When you apply for deferment or forbearance, make sure to do it at least 30 days in advance. Otherwise, the interest that accrued this time will be added to your new monthly payment (and future payments). In addition, if you’re not able to pay back what is owed by the end date of your grace period & have previously applied for a deferment or forbearance, the interest built up during your grace period will be added onto what is owed.

What to do if you’re denied a deferment or forbearance?

What to do if you’re denied a deferment or forbearance? First, it’s essential to know that this is not the end of your options. For both deferments and forbearances, federal student loan borrowers have appeal rights when they are turned down for these unique repayment plans. If you believe you qualify for something other than initially offered, it never hurts to ask!  

Who qualifies for deferments, and who qualifies for forbearances?

A deferment is typically granted for most types of federal student loans when you are enrolled in school at least half-time or meet specific criteria based on your economic hardship (for Direct Loans only). But other circumstances can result in a deferment, such as returning to college after particular periods, unemployment; serving in the Peace Corps; and more.

Forbearances may be granted due to reasons like financial difficulty, or maybe because you’re experiencing problems with credit history leading up to loan repayment.

Deferments provide relief from making monthly payments, but interest continues adding up, which could cost students even more money once they resume their payment plans after graduating from their education program.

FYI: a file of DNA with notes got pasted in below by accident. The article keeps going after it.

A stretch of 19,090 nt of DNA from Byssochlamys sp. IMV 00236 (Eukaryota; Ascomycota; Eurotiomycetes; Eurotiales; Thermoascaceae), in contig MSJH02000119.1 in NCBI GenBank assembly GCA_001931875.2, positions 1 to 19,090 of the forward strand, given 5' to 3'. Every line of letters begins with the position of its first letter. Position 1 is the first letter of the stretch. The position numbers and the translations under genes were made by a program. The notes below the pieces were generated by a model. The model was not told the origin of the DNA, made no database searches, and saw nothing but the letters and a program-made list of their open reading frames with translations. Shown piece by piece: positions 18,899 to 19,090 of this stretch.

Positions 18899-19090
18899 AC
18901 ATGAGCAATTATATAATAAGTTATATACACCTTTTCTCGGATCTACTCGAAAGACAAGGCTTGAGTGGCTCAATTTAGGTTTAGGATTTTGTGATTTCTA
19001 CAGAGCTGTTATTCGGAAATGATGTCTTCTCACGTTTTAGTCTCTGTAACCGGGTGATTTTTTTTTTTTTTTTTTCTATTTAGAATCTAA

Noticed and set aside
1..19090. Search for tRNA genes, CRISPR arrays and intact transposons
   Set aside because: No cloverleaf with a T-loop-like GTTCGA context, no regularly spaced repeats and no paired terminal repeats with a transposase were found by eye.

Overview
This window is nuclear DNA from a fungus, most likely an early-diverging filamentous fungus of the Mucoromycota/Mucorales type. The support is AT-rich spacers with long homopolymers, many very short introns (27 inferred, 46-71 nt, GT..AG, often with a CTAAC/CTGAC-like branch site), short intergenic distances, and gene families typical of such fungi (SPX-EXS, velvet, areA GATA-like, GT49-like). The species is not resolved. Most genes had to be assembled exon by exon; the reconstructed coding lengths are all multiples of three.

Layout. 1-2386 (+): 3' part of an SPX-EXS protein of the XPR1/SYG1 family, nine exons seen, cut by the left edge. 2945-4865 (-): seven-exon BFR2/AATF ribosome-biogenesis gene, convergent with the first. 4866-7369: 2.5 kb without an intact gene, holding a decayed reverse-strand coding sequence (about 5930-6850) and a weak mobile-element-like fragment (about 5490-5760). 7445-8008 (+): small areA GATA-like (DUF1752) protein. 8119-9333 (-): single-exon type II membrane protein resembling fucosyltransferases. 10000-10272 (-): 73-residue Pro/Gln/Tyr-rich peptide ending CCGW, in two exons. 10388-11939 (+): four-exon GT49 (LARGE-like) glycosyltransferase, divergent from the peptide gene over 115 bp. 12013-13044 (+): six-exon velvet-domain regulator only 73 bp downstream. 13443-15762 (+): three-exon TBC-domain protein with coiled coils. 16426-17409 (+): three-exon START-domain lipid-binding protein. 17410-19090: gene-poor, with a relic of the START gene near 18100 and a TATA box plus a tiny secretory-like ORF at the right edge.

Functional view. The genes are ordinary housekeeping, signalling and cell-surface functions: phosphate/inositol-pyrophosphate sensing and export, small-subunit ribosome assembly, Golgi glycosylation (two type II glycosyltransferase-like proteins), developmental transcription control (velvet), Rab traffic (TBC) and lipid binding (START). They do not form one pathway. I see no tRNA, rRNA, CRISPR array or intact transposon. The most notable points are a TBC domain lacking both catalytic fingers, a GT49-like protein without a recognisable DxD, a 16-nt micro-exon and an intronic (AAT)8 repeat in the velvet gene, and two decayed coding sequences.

Forbearance can be a cheaper alternative for students who are not eligible for deferment but should only be used sparingly to avoid making things worse in the long run by accumulating even more interest on your loans while you’re still in school.

In conclusion

The key to remember is that deferment and forbearance are not the same things. They couldn’t be more different! While a deferment does stop payments from being due as long as you meet specific criteria, interest will continue accruing on your loan balance if it’s not paid off by the end of your grace period.

On the other hand, Forbearance can be a more affordable option for students who are unable to make payment plans while they continue their education. However, it should only be used sparingly because your loan balance will keep growing due to interest accumulating during this period! And remember, if you’re denied deferment or forbearance, you always have the option to file an appeal. EdFed offers Student Loan programs that will help you build your knowledge before making a decision.